Mélancolique

A one act play with three characters: Poet , Muse and Madman.

[By a sulphur bath in the mountains covered with mist, on a dreary day]

Madman: Ma’am, I don’t smoke but may I have a cigarette.

Muse: Ofcourse. As you don’t smoke..

[Attempts to light his cigarette]

Muse: It’s gone out…

Madman: So it has.

[Poet feels a lukewarm interest]

Poet: Why do they say - he’s mad?

Muse: Be careful. He’s not stupid.

Poet: I don’t understand “Faith”. What is it?

Muse: Not to worry. Your grammar isn’t very good….and hence…; It was better at the very beginning.

[Muse smiles endearingly]

Poet: What does “faith” mean?

Muse: My precious; I shall drink some water.

[Muse’s smile stays un-erased]

Poet: Why do they say - he’s mad? He is not. He has faith.

Muse: There are many such lunatics at large here in the mountains. The asylums are closed to them - and their families will not have them.

Poet: We don’t know what madness is. They’re troublesome, inconvenient…

Muse (thinking): He has another fixation now

Poet: Why don’t they let the poor man into the bath; wasn’t he that built it?

Muse: Everyone is afraid he’ll drown himself. Hence they throw him out to “Save him”

Poet: Can we ask him to have lunch with us?

Muse: It is 7 AM, my dear fellow.

[The poet at once looks excited and nonplussed]

Poet: Stop.

Muse: Why?

Poet: You look prettier….

Poet: in this light, your hair looks glorious…

Muse: you think so?

[The poet abruptly looks down and wears a somber expression. The muse turns cheerless, and says….]

Muse: What?

Poet: I am beginning to understand…

Muse. Ok. Let’s find him.

[After walking a while and receiving directions, they find and approach the madman]

Muse: Good Morning. I have brought a famous writer from the plains.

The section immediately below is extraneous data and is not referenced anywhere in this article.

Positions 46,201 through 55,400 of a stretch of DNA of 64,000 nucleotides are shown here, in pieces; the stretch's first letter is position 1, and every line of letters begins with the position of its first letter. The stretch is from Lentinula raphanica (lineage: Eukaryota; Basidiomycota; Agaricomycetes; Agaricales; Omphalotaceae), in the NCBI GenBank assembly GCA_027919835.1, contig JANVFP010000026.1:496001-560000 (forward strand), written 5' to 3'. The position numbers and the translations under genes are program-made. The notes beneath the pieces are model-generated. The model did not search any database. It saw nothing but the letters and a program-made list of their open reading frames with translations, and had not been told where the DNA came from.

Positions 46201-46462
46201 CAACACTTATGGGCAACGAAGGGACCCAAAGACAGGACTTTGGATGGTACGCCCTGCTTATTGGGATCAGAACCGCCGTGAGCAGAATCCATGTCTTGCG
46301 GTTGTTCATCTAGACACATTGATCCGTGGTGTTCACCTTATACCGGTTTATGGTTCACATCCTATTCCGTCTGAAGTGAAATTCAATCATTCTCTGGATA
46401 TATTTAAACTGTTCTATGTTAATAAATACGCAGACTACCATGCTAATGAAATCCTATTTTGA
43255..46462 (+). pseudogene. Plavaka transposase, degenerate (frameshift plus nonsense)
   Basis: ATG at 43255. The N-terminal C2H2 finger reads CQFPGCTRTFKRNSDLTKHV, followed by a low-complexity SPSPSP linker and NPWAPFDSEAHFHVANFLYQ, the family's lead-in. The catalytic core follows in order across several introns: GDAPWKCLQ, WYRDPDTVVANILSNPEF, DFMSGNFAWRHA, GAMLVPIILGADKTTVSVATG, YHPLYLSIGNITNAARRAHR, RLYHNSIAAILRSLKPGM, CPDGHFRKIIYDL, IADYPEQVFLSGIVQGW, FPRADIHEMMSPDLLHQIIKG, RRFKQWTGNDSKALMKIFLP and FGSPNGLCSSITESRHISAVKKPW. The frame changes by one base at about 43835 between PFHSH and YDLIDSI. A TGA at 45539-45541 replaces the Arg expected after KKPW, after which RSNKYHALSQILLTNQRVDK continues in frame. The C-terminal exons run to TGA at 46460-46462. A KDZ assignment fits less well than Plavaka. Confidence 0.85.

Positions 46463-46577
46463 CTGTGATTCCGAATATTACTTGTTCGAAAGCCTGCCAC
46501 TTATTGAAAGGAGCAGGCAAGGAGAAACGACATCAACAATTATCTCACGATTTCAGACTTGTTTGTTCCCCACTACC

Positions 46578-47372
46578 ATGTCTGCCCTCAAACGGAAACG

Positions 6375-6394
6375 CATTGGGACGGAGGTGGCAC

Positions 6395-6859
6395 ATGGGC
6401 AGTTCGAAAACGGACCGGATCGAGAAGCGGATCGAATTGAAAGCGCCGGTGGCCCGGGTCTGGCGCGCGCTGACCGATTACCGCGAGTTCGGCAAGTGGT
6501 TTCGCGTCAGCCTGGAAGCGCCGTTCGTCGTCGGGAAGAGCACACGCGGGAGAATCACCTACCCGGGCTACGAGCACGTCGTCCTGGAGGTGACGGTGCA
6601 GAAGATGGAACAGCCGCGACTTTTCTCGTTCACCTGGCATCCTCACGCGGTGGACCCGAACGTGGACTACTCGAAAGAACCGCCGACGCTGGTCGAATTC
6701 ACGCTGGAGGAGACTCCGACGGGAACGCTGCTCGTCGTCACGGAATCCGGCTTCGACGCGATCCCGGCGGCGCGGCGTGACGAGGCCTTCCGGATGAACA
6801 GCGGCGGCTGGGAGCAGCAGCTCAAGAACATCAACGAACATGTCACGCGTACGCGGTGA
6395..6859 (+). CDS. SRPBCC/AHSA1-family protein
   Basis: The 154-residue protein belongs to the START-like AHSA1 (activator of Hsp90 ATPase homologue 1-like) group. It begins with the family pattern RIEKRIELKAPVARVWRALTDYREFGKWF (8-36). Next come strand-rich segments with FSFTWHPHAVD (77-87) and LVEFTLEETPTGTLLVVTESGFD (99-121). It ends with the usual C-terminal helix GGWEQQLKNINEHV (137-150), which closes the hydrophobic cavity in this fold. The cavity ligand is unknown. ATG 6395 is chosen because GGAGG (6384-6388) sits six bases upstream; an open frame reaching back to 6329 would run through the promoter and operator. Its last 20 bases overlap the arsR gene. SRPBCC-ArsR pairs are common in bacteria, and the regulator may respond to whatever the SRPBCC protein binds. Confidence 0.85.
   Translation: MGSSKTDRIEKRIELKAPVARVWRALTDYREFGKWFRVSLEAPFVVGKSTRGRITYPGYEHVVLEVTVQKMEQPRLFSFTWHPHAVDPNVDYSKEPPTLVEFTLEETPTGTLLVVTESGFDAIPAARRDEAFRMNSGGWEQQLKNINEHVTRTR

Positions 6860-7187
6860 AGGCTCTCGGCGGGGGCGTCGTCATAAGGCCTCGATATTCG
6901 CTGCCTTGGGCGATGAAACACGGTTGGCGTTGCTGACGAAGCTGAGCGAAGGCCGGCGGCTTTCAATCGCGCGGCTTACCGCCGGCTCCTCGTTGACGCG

Madman: My life is normal. There is nothing interesting about it.

Muse: We hear you’ve had unusual experiences…

Madman: Ah. I learnt about it too, by reading the papers.

Muse: Tell him all about it

Madman: It’s not worth it.

Muse: Maybe. But this gentleman has come all the way from a faraway place.

Madman: For me?

[Madman starts walking away. The muse walks back towards the poet]

Muse: He doesn’t want to talk…

Poet: What? It is very important. Can you please try again.

[Muse catches up with the Madman, and says…]

Muse: Excuse me? Stop for a minute please…

Madman: Go away. Go Go…

[Muse looks at the poet and says…]

Muse. Look at that!

[Muse feels exasperated and begins to walk away. The poet pursues her saying…]

Poet: Where are you going? What’s wrong? Have you offended him?

Muse: You’ve offended me! He’s crazy. It’s not up to me whether he talks or not. I’m sorry but I’m going. If you care so much, try yourself. If you don’t like the way I work, say so. But believe me, I am not only a good translator, I also improve on the original.

Muse: I’m going back. Our trip’s over.

[Poet, now by himself and a bit desperate, approaching the madman says….]

Poet: Excuse me. I think I know why you did that.

Madman: What? Walk away?

Poet: No. Why you left your family.

[Madman smiles bewitchingly. The intense glint in his eyes scares the timid writer. He says….]

Madman: You are he who is not, I am he who is.*

[Poet walks away feeling sapped. The mountain air is no longer therapeutic to his anxiety-filled nature.]


*Jesus of Nazareth told unto St. Catherine (in a gender appropriate format)

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